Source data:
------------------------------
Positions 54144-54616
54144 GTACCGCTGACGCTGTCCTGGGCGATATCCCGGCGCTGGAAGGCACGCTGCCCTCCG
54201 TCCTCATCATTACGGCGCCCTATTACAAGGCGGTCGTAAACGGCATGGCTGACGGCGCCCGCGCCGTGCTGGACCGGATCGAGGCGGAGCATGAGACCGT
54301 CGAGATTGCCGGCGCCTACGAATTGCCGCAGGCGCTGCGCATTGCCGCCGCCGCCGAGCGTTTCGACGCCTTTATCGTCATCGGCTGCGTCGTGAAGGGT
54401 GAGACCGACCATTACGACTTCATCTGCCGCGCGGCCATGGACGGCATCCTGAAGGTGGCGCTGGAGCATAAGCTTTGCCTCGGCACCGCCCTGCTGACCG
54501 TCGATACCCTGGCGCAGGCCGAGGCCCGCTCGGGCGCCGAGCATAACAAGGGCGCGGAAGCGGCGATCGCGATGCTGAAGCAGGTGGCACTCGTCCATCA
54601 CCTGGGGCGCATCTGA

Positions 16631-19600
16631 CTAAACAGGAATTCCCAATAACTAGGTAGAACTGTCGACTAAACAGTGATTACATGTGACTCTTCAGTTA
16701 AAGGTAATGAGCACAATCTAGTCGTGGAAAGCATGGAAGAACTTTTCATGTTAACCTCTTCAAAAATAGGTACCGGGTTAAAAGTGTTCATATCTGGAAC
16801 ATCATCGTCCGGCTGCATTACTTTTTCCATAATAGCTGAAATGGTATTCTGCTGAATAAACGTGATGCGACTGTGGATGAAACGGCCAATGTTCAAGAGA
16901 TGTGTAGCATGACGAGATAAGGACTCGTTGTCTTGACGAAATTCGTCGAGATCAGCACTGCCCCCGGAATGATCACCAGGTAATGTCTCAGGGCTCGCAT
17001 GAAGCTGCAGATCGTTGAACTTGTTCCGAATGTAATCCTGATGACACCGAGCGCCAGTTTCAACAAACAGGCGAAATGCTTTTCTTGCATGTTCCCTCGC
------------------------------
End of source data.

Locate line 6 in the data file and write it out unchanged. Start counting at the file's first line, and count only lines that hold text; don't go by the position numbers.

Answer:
54501 TCGATACCCTGGCGCAGGCCGAGGCCCGCTCGGGCGCCGAGCATAACAAGGGCGCGGAAGCGGCGATCGCGATGCTGAAGCAGGTGGCACTCGTCCATCA